What Being the Impact Profession Means in the Darkest of Times
The fundraising profession does not exist in a vacuum. We work in the now, the current, and the day-to-day, creating impact even as we deal with the emotions, challenges and opportunities that come from our constant, 24/7 culture and increasingly interconnected world.
Many times, this dynamic leads to incredible joy: Seeing the impact of a new program touch someone’s life. Watching a donor’s face as they make the gift they have been dreaming about forever. Feeling the momentum and energy of a community transformed. These are moments that keep us inspired and remind us that we are the impact profession.
On occasion, our work exposes us to the darker side of the human experience. Sometimes it might be a natural disaster, and we must respond to the immense suffering and need. But with a tragedy such as the Christchurch shootings, we come face to face with the actions of a human being that are so removed from our values, principles and teachings.
Our hearts and thoughts go out to the Muslim community in New Zealand and to all those affected by this senseless act. AFP condemns all forms of violence and hate, and we unflinchingly affirm our values of tolerance, respect, inclusion and equity for all people.
No matter what issues we address, no matter where we are located, after a tragedy like Christchurch, we are all impacted because we are all connected.
We will talk with a donor who confesses to worrying about the future.
We will support a volunteer who is scared about their safety and well-being.
We will lift up a supporter who is downcast and pessimistic about what’s happening in our world.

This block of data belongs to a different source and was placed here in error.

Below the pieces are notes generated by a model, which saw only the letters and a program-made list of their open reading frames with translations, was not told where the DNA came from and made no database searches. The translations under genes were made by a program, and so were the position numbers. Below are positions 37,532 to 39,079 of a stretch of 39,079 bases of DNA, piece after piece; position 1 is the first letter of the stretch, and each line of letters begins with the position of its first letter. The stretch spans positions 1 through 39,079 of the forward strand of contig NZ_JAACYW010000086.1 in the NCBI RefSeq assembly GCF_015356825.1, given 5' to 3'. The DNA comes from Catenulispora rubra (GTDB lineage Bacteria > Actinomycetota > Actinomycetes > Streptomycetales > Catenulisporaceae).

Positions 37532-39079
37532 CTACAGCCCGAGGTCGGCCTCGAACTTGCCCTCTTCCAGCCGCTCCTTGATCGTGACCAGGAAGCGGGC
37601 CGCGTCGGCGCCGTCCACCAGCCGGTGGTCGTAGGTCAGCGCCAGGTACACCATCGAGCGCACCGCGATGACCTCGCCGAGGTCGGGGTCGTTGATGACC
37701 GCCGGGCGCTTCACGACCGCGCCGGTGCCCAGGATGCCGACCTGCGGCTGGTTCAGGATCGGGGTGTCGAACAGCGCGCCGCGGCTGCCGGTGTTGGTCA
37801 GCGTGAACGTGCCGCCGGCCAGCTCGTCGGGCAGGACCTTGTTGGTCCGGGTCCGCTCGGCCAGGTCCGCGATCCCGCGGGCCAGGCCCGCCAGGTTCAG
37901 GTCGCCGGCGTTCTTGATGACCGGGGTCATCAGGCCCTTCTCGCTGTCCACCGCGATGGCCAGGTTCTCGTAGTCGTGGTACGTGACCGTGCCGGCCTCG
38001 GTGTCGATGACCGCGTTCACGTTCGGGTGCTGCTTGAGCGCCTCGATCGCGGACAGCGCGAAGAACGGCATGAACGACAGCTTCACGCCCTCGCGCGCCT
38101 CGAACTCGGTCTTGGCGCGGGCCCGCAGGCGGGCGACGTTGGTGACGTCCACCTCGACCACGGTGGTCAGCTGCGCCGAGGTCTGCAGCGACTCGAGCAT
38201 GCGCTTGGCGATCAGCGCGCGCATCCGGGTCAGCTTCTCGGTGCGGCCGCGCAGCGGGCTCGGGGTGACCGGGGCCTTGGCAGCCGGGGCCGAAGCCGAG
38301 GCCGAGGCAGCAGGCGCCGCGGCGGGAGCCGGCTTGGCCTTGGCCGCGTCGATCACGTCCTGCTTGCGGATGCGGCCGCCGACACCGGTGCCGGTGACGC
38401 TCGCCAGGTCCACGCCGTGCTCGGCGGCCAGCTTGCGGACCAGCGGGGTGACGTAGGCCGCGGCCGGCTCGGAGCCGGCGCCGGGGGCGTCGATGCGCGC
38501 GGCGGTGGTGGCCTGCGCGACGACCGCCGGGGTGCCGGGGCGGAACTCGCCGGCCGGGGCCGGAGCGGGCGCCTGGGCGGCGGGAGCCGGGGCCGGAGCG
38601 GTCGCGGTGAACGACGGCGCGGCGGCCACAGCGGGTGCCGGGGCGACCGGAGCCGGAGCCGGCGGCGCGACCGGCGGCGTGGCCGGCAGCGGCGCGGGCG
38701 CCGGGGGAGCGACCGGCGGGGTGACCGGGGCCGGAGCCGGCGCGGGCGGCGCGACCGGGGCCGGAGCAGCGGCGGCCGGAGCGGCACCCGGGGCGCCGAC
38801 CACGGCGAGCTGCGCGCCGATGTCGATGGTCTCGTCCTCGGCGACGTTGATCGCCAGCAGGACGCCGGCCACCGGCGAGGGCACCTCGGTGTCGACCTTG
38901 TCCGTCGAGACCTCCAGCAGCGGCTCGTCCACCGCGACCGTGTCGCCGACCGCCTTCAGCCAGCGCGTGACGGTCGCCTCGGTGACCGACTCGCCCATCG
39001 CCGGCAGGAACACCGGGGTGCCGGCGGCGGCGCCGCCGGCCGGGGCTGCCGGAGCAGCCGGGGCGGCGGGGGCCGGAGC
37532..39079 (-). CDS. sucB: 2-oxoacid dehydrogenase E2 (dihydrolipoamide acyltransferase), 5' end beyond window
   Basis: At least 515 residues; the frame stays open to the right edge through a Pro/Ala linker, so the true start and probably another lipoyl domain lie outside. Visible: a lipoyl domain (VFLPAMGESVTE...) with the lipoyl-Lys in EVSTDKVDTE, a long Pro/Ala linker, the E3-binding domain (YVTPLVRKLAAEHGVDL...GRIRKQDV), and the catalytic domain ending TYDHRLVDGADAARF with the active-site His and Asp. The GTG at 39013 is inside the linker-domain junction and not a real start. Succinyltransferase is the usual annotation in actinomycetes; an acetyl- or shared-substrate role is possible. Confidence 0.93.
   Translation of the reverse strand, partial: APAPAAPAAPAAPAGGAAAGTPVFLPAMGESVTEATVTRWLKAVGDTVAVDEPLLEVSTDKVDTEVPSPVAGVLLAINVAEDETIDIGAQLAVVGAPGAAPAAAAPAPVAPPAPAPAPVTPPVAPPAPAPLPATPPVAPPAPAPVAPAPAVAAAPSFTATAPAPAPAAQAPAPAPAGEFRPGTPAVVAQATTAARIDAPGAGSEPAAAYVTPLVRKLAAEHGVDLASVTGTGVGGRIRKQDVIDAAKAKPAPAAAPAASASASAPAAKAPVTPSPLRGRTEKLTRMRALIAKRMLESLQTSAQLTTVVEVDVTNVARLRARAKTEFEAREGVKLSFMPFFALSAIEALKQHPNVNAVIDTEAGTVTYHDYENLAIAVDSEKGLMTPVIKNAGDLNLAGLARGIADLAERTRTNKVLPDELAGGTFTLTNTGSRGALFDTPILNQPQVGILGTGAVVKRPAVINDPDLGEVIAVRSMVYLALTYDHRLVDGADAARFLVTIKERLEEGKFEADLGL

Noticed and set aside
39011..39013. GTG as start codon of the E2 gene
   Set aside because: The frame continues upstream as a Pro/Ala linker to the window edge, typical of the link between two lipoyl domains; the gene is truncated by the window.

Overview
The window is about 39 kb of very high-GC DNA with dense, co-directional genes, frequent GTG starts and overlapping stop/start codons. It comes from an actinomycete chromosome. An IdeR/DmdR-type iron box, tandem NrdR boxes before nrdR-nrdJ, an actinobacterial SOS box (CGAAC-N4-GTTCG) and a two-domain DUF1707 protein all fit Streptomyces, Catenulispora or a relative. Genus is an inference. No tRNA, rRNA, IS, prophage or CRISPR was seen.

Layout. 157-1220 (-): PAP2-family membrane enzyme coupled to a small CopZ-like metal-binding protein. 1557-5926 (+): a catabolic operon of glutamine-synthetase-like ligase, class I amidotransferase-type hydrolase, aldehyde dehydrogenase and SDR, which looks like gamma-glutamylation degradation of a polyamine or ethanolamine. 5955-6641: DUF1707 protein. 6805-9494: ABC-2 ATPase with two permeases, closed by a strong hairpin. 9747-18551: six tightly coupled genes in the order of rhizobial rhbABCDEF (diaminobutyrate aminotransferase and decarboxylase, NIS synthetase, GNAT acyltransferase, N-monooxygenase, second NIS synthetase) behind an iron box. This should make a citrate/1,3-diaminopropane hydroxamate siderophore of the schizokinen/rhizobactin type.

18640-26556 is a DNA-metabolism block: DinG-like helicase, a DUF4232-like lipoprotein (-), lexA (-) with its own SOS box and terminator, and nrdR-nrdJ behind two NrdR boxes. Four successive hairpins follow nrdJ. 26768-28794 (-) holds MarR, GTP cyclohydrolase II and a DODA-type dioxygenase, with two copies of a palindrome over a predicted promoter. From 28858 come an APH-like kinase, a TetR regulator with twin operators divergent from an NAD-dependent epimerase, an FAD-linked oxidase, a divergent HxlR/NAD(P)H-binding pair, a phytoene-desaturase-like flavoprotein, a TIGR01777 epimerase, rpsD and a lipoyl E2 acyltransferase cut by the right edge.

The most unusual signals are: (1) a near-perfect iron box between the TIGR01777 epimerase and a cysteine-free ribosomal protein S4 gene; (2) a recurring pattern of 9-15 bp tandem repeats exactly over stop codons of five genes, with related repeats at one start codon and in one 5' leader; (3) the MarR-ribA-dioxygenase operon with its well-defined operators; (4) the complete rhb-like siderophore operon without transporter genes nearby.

I have confidence you will all be courageous, empathetic and understanding. I have confidence you will talk about the amazing things that are happening in the community because of your work and the work of other incredible charities. I have confidence you will calm, comfort and inspire those who are feeling troubled and unsure and motivate them to again engage with their world.
Because that’s what we do in our jobs. Our profession. Our calling. Our causes are long-term, but we work in the now—today—addressing the dreams, goals, concerns and fears of our community.
Our immediate impact might be different after a tragedy like Christchurch. It is not the impact of finishing up a multi-million-dollar campaign to complete a new building or start a new program. It is a quiet impact. A personal impact. A one-on-one impact. But one that is equally important.
All of us at AFP thank you for everything you do to inspire and support your community in the most challenging of times. We remain your partner, your advocate and your colleague as we all focus on creating impact.
I’m Mike Geiger, president and CEO of the Association of Fundraising Professionals. Though I’m the one posting, it’s really your thoughts and views that we'll be posting, as much as mine —it's about the AFP community and the fundraising profession. I want to keep you up-to-date with what’s happening at AFP, but I really want to hear from you. So e-mail me your comments, questions, concerns, feedback, and items you think I should be covering.